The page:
The fact is the humanities help us to understand our social world. Those who enjoy TV and film ought to be among the first to defend the study of works of great literature and the visual arts, because TV and film are always drawing on the past great stories that have lasted for decades, centuries, and even millennia, and they are always drawing on the visuals created over that same period of time. Most of our common cliches were first coined by people like Shakespeare. There are pop songs that directly reference Romeo and Juliet. How many songs in recent years have referenced Nietzsche’s dictum that whatever doesn’t kill me makes me stronger?

The humanities are self-justified as an epistemic ecosystem. Science is self-justified as an epistemic ecosystem. The free market is self-justified as an epistemic ecosystem. Math is self-justified as an epistemic ecosystem. Technological innovation is self-justified as an epistemic ecosystem. The arts are self-justified as an epistemic ecosystem. So is philosophy, religion, philanthropy, democracy, the social sciences, and any number of other spontaneous orders. They are justified by people simply being interested in doing those things.

Of course, the reason people want to justify what they do is because they need to pay the bills. How do we get people to pay us to do what we love doing? Often we have to argue that there is some value beyond our own interest and the interest of a handful of others. The sciences, the arts, the humanities, the social sciences, and math, among others, are luxuries only those with leisure time can dedicate themselves to creating. At the same time, the universality of things like storytelling suggests there is a necessary element to some of these things.

We spend way too much time and energy in storytelling–myth-making, gossiping, reading novels and poems, listening to songs, watching TV, watching movies, etc.–for it to just be a luxury. There has to be some kind of selective advantage for humans to do something so energy-intensive so often. I do believe we need to spend some time and energy learning why this is. Of course, that too is a self-justifying argument. We don’t have to know these things to keep telling and enjoying stories. But we might want to know it for the sake of knowing it–and if knowing that happens to help justify some money being freed up for the humanities, all the better.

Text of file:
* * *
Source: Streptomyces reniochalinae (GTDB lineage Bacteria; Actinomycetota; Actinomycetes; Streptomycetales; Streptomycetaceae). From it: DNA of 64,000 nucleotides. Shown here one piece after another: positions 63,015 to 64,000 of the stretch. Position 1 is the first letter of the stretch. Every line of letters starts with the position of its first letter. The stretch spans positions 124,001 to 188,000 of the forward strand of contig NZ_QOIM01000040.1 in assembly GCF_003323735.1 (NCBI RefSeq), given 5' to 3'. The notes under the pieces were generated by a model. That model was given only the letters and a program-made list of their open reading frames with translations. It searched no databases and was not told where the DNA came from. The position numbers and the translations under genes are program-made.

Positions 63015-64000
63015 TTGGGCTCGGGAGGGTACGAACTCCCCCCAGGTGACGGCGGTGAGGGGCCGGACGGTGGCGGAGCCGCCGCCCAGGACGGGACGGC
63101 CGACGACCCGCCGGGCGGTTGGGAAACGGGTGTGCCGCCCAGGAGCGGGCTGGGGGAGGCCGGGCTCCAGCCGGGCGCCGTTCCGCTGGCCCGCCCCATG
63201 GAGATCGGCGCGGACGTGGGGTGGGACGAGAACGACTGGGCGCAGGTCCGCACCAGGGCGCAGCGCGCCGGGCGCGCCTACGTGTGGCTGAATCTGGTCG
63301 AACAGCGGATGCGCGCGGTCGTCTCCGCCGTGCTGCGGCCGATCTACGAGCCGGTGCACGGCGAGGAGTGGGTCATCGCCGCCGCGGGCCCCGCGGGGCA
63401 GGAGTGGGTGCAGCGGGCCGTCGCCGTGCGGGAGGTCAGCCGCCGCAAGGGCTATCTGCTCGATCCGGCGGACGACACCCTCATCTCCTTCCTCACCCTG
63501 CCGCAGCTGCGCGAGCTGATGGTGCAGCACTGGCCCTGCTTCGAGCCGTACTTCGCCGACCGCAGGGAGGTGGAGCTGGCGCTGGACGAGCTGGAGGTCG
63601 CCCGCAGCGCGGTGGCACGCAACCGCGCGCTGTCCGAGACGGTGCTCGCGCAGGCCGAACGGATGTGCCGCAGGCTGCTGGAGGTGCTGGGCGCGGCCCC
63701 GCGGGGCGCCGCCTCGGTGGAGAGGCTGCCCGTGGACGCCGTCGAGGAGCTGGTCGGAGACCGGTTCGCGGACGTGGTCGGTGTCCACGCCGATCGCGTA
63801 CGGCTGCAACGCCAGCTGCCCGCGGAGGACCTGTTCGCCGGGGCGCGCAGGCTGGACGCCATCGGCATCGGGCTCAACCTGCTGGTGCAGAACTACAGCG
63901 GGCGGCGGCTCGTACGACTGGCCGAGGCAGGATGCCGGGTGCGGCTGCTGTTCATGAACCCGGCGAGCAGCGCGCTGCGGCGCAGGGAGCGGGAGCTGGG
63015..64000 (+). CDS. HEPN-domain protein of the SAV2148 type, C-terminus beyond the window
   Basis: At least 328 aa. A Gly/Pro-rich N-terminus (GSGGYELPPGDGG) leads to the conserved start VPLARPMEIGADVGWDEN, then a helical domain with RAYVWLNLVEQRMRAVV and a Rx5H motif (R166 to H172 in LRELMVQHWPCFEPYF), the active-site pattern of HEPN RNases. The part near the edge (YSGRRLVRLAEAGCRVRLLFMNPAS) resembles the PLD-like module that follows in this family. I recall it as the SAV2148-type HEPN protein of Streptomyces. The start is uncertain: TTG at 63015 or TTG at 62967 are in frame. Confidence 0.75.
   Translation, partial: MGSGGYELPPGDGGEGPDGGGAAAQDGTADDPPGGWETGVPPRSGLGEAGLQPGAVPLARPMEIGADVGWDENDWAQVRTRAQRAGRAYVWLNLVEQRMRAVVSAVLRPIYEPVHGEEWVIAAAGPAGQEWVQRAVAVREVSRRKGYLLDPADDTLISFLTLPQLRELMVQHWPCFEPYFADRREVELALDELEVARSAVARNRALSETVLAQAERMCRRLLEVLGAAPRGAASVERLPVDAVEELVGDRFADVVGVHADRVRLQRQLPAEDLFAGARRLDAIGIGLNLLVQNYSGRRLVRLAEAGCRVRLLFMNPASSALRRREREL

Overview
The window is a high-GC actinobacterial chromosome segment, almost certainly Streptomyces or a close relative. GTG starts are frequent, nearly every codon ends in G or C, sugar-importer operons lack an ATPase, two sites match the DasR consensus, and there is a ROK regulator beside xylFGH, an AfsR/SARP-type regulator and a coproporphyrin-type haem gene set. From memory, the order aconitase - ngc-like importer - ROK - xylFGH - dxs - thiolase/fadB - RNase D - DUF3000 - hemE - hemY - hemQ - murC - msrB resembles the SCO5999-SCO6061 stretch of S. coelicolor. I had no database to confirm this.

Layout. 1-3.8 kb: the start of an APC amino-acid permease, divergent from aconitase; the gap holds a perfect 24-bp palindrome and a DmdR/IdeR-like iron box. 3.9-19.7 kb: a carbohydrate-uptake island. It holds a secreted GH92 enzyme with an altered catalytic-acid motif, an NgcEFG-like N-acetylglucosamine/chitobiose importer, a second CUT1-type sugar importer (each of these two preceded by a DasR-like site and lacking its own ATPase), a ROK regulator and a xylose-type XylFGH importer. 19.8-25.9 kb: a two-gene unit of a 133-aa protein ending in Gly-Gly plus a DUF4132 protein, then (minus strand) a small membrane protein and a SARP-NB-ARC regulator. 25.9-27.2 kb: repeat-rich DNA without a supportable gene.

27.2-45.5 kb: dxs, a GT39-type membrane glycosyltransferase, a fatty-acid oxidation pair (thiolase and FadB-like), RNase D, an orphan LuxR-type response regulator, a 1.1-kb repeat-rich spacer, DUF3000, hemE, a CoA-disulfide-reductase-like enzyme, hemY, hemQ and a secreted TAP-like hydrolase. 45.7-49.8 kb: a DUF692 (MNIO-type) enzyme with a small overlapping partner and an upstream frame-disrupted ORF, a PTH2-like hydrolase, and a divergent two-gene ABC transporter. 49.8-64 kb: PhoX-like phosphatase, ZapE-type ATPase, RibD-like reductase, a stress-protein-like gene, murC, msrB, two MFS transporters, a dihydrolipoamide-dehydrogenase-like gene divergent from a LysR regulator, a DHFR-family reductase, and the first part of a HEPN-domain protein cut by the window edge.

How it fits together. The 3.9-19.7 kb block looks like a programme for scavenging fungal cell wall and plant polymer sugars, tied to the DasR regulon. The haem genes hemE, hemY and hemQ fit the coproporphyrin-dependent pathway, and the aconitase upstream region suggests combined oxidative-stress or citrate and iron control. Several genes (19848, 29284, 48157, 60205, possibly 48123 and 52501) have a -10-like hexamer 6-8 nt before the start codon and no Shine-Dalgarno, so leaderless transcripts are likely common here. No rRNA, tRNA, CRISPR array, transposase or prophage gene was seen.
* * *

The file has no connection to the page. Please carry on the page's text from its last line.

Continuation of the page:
On Boredom and the Arts

I believe that artistic production, including literary production, is a spontaneous order. That means artistic production is an epistemic ecosystem–it creates knowledge. Artists all attempt to solve artistic/aesthetic problems within the artistic ecosystem and create artistic knowledge as a consequence. The one objection–which isn’t a small objection–is what regulates this process?

In the system of trade–properly called the catallaxy, but more commonly mis-labeled the economy (which is a complex system that includes the spontaneous orders of money and technological innovation)–it is profit and loss that (primarily) regulates the order. It is reputation which regulates the scientific order. In technology, it’s simply “does it work?” But what may it be in the arts?

I want to suggest that it’s a combination of boredom and interest. “Boredom” is one of the self-correcting aspects of the artistic order. Enough people get bored, and nobody listens/reads/views the work any more. A work that continues to stimulate people to producing more work–that maintains “interest”–continues to be heard/read/viewed.

Of course, this regulatory process is a slower one than you find happening in the catallaxy, technology, or even the sciences. But speed is no objection. Scientific ideas can lie untapped for decades or longer. Reputations of long-dead scientists can rise and fall. The fact that a poet may have little influence on several generations of poets, then be re-discovered and influence later poets doesn’t mean the process isn’t a spontaneous order.

In fact, we would expect a power law of influence/boredom if it is a spontaneous order. We would expect a few poets to have longevity, or even to be rediscovered long after they were seemingly forgotten, while we would expect the overwhelming majority of poets to be mostly unread in the lifetimes of the poets and for pretty much the entirety of the time anyone anywhere will read poetry. And there will be a medium number of poets with a moderate amount of influence. It’s entirely possible for a poet to have immediate influence and no long-term influence, except through the influence they had on the more important poets they influenced.